The 1997 Budget Deal - What It Means to Taxpayers

Policy Backgrounders | Taxes

No. 144
Wednesday, February 04, 1998
by Bruce Bartlett

Child Credit

"The budget would have been in near balance by 2002 without any budget deal."

The centerpiece of the tax package is the $500 per child tax credit, reducing the income tax liability for taxpayers with dependent children. While the bill does not limit the number of children to whom the credit may apply, it does limit the total amount of credit a taxpayer can claim. Also, for single taxpayers with adjusted gross incomes (AGI) above $75,000 and married couples with incomes above $110,000, the credit is reduced by $50 for each $1,000 of AGI above the threshold. The credit is not refundable.

It is not entirely clear where the idea for the child credit originated, and there is no economic rationale for it. Conservative groups had complained for several years about the "anti-family bias" in the tax code. However, this concern mainly centered on the erosion of the real value of the personal exemption.5 Unlike a tax credit, the personal exemption - which may be taken for each dependent - reduces taxable income by the amount of the exemption, rather than directly reducing one's tax liability. The value of the dependent personal exemption has declined in real terms by more than one-third over the last 50 years.6

"The centerpiece of the tax package is the $500 per child tax credit."

In 1991 the National Commission on Children proposed a $1,000 refundable tax credit for all children.7 This was intended as a modified negative income tax that would replace other parts of the tax and welfare systems. Economists Eugene Steuerle and Jason Juffras, authors of the $1,000 credit proposal, explained its need as follows:8

  • Households with children have borne more than their share of tax increases in the past decade.
  • Children with equal needs do not receive equal treatment in the welfare system, violating a basic principle of fairness.
  • The welfare and tax systems together create strong disincentives for low-income parents to work, marry or move to find a job.

Shortly thereafter, conservatives began turning away from personal exemption increases, adopting the tax credit approach instead.9 Subsequently, the tax credit became a top legislative priority for Christian and pro-family groups that are important to the Republican Party. These groups saw the child credit as a means of allowing working mothers and fathers to spend less time at work and more time with their children.10 Eventually, congressional Republicans officially adopted a $500 child credit as part of their "Contract With America."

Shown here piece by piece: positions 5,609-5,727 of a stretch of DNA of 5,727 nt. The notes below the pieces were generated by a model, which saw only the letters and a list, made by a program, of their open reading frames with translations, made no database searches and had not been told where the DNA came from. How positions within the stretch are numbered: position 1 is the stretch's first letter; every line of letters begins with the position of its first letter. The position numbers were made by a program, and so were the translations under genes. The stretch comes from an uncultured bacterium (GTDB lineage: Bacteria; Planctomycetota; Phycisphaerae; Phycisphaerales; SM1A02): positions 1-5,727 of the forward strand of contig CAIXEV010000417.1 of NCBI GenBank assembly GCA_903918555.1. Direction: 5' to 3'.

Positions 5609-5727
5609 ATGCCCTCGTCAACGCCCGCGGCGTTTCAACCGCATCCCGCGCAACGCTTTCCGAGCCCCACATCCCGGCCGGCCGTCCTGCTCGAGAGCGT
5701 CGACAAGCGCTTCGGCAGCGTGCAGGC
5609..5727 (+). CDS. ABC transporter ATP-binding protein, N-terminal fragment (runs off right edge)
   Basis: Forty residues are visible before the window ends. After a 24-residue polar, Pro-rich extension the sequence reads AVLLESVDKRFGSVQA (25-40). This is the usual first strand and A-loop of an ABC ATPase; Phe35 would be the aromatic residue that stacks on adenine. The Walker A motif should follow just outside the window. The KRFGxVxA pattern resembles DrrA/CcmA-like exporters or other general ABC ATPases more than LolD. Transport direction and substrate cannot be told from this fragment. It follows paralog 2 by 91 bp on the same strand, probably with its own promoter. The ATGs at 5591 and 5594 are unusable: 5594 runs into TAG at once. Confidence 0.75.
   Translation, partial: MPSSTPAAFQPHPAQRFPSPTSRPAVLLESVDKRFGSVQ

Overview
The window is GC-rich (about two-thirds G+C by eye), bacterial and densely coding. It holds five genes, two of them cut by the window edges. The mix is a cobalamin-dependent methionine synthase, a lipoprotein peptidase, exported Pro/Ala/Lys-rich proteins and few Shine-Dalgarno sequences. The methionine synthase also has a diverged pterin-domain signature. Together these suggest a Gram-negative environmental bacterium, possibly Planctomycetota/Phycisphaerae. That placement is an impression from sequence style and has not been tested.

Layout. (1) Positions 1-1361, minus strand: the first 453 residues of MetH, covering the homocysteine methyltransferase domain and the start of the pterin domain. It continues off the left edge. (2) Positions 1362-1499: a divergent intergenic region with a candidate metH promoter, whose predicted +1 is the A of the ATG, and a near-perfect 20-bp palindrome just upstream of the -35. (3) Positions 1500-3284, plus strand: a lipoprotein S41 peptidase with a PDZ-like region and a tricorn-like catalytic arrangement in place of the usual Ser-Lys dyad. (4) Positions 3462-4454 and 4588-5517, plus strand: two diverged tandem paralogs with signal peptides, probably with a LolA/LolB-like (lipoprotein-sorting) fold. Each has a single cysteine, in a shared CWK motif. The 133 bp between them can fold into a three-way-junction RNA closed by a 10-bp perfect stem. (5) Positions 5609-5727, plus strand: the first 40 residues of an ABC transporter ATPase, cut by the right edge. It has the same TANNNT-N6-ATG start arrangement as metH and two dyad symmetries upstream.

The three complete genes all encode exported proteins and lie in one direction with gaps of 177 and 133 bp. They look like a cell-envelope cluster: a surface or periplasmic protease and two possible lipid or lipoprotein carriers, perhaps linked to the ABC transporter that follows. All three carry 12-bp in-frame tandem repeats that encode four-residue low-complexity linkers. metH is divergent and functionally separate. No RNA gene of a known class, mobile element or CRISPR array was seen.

When Republicans took control of Congress, enactment of the child credit became a high priority. On March 21, 1995, early in the 104th Congress, the House Ways and Means Committee reported a bill embodying provisions of the contract. The child credit provision would have allowed a $500 credit for taxpayers with incomes up to $200,000.

It is still not clear why the child credit, rather than an increase in the personal exemption, became official Republican tax policy. In previous years, Republicans had opposed tax credits on principle in favor of deductions and exemptions.

Tax exemptions and tax credits have very different effects; the value of the former depends on marginal tax rates, while the value of the latter does not. When one receives an exemption, taxable income is reduced by that amount. Thus the tax saving is a function of one's marginal tax rate - and the higher the marginal tax rate, the greater the value of the exemption. In the case of a tax credit, taxable income is unchanged but one's tax liability is reduced by the amount of the credit. Marginal tax rates do not affect its value.

Furthermore, for taxpayers at the income threshold for a higher tax bracket, an exemption or deduction might result in a lower marginal tax rate by reducing taxable income below the threshold, but a tax credit will not. The tax credit is phased out for higher-income taxpayers, in a way that increases marginal tax rates for single taxpayers with AGIs above $75,000 and joint-filers earning more than $110,000.

The child credit was sold primarily as an issue of social policy. Its primary economic effect was to use up three-fifths of all the revenue allocated for the entire tax package, which foreclosed the possibility of other broad-based tax cuts in 1997.

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